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If I have a family history of breast cancer, how should I be screened?

Laurie R. Margolies, MD
Diagnostic Radiology

Women with a family history of breast cancer should be screened for breast cancer. The exact screening plan does, however, depend upon the relationship of those within the family who had breast cancer, the age at which they were diagnosed and your age. If there is a strong family history of breast cancer in first degree relatives (mother, sister, daughter) genetic screening for breast cancer genes may also be useful.

In general, it is suggested that screening begin 10 years younger than a first degree relative developed breast cancer, but not before age 25. For example, if your mother developed breast cancer at age 42, you should begin screening at age 32. Most people believe that early high risk screening should include a mammogram. Supplemental screening with ultrasound – that is having a mammogram and an ultrasound - has also been shown to find more cancers than mammography alone. The American Cancer Society also recommends yearly breast MRI for some high risk women including those who have BRCA mutations, those whose family history would suggest that they might have this mutation, and those whose calculated lifetime risk of breast cancer is 20 -25%. 

Carrie Bilicki
Oncology Nursing

Beyond family history, there are other factors that have been associated with increasing risk for developing breast cancer in women. In the general population, these risk factors for the development of cancer is age, with the majority of breast cancers occurring in women ages 60-79, and hormonal factors, and if any previous breast biopsy. By taking into account all this information, your physician will develop management recommendations. As part of your physician recommendations, a referral to a genetic counselor for hereditary risk assessment and possible genetic testing may be considered.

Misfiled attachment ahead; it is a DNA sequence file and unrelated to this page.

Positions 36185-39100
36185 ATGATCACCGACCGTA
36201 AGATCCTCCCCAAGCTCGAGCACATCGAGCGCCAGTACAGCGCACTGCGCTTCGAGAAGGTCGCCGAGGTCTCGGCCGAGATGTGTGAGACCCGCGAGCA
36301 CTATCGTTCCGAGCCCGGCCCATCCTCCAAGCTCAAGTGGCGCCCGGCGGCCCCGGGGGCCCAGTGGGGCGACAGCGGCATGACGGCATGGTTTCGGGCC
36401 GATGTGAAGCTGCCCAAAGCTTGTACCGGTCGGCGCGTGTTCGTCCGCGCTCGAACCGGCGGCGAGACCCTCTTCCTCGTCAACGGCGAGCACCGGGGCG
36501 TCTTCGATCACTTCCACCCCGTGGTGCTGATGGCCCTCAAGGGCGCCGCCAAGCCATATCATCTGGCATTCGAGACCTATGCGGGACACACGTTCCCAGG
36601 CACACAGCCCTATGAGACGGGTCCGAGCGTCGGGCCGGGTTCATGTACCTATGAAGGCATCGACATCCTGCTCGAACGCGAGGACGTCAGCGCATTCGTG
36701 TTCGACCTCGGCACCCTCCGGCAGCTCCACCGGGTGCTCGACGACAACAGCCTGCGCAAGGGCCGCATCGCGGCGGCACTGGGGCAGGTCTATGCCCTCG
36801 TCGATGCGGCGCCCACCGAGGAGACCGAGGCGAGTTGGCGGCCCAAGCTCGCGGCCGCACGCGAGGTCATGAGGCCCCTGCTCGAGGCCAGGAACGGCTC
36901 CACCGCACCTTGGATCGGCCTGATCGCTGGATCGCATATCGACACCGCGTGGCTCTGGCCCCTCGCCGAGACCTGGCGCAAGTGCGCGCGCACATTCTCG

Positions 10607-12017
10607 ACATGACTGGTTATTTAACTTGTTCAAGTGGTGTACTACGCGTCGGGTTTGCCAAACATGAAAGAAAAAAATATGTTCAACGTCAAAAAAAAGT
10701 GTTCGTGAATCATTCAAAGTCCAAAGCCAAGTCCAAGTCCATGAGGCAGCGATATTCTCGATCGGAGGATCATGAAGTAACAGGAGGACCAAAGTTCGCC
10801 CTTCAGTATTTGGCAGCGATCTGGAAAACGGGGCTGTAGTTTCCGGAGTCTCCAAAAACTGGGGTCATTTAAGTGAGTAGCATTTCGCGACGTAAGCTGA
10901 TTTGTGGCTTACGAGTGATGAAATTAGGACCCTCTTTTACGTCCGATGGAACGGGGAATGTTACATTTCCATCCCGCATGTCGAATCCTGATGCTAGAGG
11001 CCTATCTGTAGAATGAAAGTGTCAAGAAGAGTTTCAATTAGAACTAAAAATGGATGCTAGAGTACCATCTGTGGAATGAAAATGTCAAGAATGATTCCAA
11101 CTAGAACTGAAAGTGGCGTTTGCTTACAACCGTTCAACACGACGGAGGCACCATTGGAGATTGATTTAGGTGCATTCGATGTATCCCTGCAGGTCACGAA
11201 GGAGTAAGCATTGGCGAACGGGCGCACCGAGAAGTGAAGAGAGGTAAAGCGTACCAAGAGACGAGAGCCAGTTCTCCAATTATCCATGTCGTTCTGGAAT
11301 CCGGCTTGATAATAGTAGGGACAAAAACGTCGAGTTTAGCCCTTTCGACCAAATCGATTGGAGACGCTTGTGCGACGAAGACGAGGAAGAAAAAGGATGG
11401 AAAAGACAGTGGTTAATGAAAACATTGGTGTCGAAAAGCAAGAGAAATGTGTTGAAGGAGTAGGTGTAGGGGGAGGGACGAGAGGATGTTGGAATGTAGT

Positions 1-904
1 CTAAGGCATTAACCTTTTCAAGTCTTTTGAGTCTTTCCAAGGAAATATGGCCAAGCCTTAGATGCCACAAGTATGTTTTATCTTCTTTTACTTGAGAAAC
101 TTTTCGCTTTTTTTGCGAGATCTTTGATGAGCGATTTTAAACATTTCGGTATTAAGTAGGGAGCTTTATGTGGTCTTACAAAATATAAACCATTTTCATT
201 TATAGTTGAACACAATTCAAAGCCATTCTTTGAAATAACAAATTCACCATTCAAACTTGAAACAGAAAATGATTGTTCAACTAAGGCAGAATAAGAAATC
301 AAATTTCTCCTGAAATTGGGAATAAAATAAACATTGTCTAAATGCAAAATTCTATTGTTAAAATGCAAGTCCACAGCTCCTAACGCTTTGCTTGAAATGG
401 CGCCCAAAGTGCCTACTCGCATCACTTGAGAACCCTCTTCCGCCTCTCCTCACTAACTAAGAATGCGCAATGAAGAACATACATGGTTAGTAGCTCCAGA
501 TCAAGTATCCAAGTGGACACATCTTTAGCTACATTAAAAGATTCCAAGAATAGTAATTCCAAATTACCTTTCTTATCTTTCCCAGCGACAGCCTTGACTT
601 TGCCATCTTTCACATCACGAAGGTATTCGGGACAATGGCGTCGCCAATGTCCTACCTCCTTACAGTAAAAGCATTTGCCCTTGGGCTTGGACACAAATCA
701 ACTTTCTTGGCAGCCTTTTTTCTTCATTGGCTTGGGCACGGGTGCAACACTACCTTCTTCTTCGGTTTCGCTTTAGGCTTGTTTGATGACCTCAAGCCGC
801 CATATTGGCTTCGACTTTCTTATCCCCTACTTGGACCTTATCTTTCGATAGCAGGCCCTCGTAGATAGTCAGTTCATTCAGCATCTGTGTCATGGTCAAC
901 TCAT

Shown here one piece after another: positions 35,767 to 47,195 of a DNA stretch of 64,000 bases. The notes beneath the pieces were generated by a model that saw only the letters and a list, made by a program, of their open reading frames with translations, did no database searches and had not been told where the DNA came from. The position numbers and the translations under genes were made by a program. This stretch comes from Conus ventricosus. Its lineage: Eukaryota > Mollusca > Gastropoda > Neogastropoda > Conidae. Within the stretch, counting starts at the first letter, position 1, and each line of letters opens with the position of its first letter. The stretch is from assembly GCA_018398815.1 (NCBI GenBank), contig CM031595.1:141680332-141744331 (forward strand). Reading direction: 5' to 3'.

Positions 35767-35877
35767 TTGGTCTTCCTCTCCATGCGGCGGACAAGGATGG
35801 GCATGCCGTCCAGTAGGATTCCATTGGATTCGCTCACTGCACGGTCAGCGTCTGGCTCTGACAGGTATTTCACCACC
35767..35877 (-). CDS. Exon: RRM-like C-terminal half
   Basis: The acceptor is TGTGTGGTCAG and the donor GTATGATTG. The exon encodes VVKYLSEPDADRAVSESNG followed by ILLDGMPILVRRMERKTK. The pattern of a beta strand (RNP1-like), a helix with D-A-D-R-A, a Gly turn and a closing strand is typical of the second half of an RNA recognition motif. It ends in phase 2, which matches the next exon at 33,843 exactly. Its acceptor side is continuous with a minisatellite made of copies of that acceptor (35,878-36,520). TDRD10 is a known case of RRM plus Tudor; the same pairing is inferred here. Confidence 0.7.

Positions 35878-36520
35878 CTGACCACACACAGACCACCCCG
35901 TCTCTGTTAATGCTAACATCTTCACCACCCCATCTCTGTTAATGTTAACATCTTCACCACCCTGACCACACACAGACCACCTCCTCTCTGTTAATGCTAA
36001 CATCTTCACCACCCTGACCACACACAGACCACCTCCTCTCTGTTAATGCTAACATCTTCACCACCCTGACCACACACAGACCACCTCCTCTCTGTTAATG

If the pattern may be genetic, then genetic counseling and possible genetic testing would be the first place to start. If genetic testing is not indicated, not done, or not revealing, then your risk could be quantitated. This would help determine whether to add additional screening such as breast MRI or to consider chemoprevention to reduce your risk. If you have a familial pattern of breast cancer but no clear-cut gene that can be determined, then generally it is best to begin cancer screening 10 years earlier than the youngest age at which a member of the family had breast cancer diagnosed. The routine age to begin screenings is 40, so this could mean starting in the 30s or even the 20s.

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Important: This content reflects information from various individuals and organizations and may offer alternative or opposing points of view. It should not be used for medical advice, diagnosis or treatment. As always, you should consult with your healthcare provider about your specific health needs.